If you're doing what I think you're doing, I suspect the magic words you'll need to learn are SUMIF and/or COUNTIF.
posted by mhum at 11:44 AM on February 12, 2010

I'm a little bit confused about what you're trying to accomplish, but could this be done using pivot tables? Row labels are dates, and you could have a column of count of date or sum of traffic or whatever you want.
posted by brainmouse at 11:48 AM on February 12, 2010

Best answer: Ok, let's assume the following: In column A you have transaction dates, column B you have SKUs. In column D you have traffic dates, column E you have traffic data. So, columns A and B correspond to your first set of transaction data, and columns D and E correspond to your second set of traffic data.

Populate column G with the dates that you're interested in (let's say that row 1 is headers and the dates start in G2 and go down to G9999 or whatever). In cell H2, do this:
=COUNTIF(A$2:A$9999, G2)
Copy this formula all down column H. In cell I2, do this:
=SUMIF(D$2:D$9999, G2, E$2:E$9999)
Copy this formula all down column I. You can adjust the ranges (e.g.: A$2:A$9999) as needed.

If I've understood your problem correctly, what you should get now is column H is the number of transactions per date and column I is the total traffic per date.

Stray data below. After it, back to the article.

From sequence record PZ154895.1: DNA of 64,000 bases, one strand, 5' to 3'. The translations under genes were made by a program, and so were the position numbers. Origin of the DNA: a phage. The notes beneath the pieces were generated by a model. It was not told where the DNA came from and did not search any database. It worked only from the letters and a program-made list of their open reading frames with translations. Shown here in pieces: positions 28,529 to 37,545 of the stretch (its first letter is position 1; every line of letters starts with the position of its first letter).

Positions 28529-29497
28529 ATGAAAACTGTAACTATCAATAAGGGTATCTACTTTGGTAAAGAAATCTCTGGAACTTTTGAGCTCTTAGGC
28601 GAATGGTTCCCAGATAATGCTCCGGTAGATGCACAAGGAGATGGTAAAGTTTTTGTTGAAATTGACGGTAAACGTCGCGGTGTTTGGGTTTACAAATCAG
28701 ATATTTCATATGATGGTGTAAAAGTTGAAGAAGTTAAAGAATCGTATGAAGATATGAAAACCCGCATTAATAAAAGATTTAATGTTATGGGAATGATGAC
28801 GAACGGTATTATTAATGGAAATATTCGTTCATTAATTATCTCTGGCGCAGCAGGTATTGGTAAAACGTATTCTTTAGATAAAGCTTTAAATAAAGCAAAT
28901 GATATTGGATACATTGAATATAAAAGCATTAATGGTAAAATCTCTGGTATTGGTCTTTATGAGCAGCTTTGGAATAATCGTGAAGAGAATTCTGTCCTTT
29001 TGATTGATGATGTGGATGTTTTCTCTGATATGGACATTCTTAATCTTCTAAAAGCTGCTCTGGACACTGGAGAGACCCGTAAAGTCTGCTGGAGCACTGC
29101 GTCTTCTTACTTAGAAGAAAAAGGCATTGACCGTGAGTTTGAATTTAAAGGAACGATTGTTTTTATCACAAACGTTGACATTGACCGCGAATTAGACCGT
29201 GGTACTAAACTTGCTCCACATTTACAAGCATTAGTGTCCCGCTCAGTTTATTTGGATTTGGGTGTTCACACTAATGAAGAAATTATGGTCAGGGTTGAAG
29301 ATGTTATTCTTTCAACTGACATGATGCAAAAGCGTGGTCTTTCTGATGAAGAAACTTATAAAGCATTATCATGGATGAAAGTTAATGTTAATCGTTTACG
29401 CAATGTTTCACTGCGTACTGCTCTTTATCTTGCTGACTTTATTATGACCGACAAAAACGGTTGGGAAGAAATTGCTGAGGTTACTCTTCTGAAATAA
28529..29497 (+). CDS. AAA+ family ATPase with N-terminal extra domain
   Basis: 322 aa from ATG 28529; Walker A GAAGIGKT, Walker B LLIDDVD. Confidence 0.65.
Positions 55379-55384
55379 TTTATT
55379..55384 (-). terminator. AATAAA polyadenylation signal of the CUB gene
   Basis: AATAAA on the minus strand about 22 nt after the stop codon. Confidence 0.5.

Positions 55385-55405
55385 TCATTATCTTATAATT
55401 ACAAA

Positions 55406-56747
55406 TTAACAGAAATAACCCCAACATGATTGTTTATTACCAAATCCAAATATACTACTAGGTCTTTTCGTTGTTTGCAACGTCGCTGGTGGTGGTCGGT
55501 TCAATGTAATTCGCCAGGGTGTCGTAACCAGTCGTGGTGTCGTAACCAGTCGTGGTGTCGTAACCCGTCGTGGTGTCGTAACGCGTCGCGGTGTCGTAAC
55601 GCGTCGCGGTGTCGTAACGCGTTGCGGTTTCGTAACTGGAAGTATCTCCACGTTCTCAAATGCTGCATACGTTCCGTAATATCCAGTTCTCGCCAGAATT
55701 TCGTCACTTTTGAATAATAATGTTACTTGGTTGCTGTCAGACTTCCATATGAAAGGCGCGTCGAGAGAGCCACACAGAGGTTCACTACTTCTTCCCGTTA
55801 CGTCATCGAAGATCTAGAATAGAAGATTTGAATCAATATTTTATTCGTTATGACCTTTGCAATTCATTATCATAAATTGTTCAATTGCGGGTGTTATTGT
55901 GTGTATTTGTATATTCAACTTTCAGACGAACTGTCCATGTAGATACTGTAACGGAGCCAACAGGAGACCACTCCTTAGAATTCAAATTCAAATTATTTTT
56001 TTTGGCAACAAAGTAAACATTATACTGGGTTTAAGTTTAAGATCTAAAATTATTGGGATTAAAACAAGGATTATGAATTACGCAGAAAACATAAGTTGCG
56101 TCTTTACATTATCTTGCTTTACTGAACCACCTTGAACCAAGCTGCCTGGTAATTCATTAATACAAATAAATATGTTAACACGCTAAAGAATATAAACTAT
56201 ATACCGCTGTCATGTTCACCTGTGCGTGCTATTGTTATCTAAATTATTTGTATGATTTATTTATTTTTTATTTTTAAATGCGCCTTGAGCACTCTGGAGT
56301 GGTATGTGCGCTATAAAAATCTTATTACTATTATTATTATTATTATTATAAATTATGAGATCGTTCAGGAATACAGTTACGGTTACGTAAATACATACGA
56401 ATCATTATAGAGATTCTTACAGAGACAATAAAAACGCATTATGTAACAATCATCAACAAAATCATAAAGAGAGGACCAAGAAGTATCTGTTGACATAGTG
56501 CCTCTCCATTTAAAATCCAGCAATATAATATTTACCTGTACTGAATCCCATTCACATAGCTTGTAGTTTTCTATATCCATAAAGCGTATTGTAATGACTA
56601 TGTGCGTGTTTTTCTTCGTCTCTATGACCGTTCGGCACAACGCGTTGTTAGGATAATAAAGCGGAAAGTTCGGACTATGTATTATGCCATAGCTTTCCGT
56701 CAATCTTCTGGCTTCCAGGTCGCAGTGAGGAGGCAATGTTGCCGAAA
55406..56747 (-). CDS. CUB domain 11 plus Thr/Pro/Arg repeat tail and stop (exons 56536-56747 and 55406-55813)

posted by mhum at 12:04 PM on February 12, 2010

To find out the # of transactions per day, you definitely want to use pivot tables.

Is your transaction data in a separate spreadsheet than the traffic? If not, separate them. Make sure you have a first row with words saying what's in each column (like 'transaction date'). Then click anywhere in your transaction data and insert a Pivot table (what version of Excel are you using, I could be more specific?)

For the pivot table, you want 'transaction date' to be in the 'rows' area and your other column to be in 'values'. This will give you the count of transactions per day.
posted by beyond_pink at 12:09 PM on February 12, 2010

Response by poster: mhum - that did it, thanks. I had to do a tiny bit of adjusting because the dates in column A included the time and were therefore not equal to column G (so I just got rid of the time).

Thank you Metafilter - another mystery of Excel solved.

Here's a screenshot of the result, for as long as imageshack keeps hosting it.
posted by Muffy at 1:17 PM on February 12, 2010

Best answer: I had to do a tiny bit of adjusting because the dates in column A included the time and were therefore not equal to column G (so I just got rid of the time)

You can also strip off the times within Excel this way:
as long as Excel recognizes A2 as a valid date/time.
posted by mhum at 1:37 PM on February 12, 2010

Response by poster: Thanks, I knew there must be a way around that too.
posted by Muffy at 1:43 PM on February 12, 2010

Response by poster: Just wanted to say thanks again - I'm using this to create my first weekly report with up-to-date data, rather than having the data slowly go out of data until I do all the manual calculations again. It's made my life much easier - just export from the database & plug it in to excel, tweak one or two things & I'm done.
posted by Muffy at 8:52 AM on February 18, 2010